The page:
Another station, which is NASA's Mars project, is located beyond the Arctic Circle, in the Haughton impact crater on Devon Island, Canada. Geological and glacial features of this island are close to the Martian ones, and its daytime temperatures are similar to the "summer" temperatures on the Red Planet.
But could people create an autonomous colony on Mars now, using only the technologies mankind has at the moment? Would those pioneers be able to live in the proper conditions?
"To establish the colony, which would be entirely self-contained, would be very difficult right now. In the first decades, such a colony would entirely depend on supplies from Earth. They will be in need of food, spare parts for sophisticated equipment and building materials," said Aleksandr Smoleevsky, a researcher at the Institute of Biomedical Problems of the Russian Academy of Sciences, who was a member of the Mars-500 program in 2010-2011 during a 520-day psychosocial isolation experiment conducted by the Russian space agency Roscosmos, the European ESA and China.
"Almost all scientific experiments on the creation of a ground-based autonomous colony have failed one way or another. Only two of them were more or less successful: BIOS-3, a Soviet experiment of the 1970s, when a crew of three managed to survive six months, offsetting up to 50 percent of their demand for food by their own forces; and Lunar Palace 1 carried out by China in 2014," Smoleevsky told Sputnik.
Another large-scale experiment, American Biosphere 2, which simulated a closed ecological system, has practically failed. It was a massive structure built by Space Biosphere Ventures and Texas billionaire Edward Bass in the Arizona desert. The construction occupied an area of one and a half hectare (15,000 square meters), with seven climate zones arranged there: they had their own mountains, a savanna, a desert, a swamp and even a little ocean up to 10 meters in-depth, with a living coral reef.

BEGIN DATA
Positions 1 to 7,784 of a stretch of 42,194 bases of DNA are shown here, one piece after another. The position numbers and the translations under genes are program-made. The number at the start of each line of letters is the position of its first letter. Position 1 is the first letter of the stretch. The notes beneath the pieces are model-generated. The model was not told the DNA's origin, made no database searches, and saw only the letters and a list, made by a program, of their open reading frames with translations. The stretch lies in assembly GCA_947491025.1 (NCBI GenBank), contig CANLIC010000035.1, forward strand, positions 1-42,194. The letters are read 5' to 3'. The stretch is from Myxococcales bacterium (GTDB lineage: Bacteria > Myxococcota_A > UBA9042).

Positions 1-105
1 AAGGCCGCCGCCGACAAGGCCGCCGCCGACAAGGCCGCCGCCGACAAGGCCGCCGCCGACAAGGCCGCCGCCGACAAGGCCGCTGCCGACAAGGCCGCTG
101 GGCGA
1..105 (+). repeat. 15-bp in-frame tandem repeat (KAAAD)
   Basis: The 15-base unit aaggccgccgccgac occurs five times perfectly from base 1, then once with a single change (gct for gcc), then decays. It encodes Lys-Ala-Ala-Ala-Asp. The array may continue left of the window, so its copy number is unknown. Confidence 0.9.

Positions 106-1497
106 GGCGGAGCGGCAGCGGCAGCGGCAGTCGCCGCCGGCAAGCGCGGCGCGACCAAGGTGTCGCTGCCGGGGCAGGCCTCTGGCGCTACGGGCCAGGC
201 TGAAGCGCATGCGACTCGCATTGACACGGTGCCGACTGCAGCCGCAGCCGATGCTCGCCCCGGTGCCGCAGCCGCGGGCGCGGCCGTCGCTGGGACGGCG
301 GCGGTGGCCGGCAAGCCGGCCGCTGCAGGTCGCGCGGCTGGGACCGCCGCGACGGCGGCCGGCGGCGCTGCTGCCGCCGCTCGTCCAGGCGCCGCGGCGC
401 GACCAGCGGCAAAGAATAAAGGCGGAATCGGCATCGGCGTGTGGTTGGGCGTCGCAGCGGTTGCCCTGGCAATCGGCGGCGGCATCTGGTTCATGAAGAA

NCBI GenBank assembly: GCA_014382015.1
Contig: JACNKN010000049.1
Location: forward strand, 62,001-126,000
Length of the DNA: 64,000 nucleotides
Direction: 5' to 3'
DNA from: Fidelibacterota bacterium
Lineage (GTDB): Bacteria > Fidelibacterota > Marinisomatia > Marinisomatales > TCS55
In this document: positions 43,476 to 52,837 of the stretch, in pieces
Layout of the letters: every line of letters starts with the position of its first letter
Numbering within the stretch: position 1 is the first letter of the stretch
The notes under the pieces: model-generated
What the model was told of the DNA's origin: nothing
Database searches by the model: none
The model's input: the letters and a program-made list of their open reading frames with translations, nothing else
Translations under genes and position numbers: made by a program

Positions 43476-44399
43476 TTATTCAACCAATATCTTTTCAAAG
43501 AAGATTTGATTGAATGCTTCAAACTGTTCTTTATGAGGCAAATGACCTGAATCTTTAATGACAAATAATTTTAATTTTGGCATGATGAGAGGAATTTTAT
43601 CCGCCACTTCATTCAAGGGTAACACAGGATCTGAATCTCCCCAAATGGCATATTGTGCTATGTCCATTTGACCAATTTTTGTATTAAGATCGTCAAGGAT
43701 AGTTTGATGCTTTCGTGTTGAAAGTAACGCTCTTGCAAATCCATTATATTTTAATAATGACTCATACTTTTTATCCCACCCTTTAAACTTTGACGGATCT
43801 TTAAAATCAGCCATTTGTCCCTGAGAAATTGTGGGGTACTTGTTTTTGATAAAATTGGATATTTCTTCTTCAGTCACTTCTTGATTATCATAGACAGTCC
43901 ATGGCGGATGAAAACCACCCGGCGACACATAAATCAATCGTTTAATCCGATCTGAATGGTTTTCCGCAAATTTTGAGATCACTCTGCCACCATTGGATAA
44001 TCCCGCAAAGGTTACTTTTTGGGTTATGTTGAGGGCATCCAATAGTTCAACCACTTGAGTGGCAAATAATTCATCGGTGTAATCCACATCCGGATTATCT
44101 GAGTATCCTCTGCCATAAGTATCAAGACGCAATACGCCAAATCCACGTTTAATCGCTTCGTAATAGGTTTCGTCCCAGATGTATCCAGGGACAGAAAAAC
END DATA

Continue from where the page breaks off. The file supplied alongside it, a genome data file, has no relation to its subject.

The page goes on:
However, they failed to calculate all the possible scenarios. For example, the experimentalists hadn't considered the uncontrolled growth of microorganisms. As a result, bacteria and fungi multiplied, absorbed too much oxygen, so that an additional portion of gas had to be pumped for other organisms to survive. Ants and cockroaches also bred in large numbers. In addition, water condensed on the glass roof in the morning, and an artificial rain was pouring. Moreover, the researchers did not take into consideration such a phenomenon as the wind: it turned out that trees become fragile and break without regular swinging.
Aleksandr Smoleevsky also highlighted some other very important problems that hinder the creation of an autonomous colony on Mars. "The colony has to be provided with specialists in various spheres, such as engineers, technicians and doctors, as long as a great number of problems will have to be solved. But it is impossible to foresee what professionals will be necessary most of all. Moreover, there may be some loss during a long flight. And another problem is the compatibility of the first colonists with those who will arrive on Mars later," he explained.
"Women's issues" is likely to rise in the first Martian settlement, too, Bozhko believes. "Perhaps the first colonies must be formed exclusively by men, and women should be sent later. Female colonizers will have to sacrifice their procreation for a lifetime. Several generations of women will be forced to become like men and just work. Children could be sent to Mars as teenagers, but it will be impossible to bring them up with very small amounts of water, the dangers of bacteriological contamination and a lack of the right atmosphere. This situation may last for decades or even centuries," he said.
"I think the first woman, who will successfully give birth on Mars, will become history for starting new kinds of 'protein bodies' in the universe," Bozhko concluded.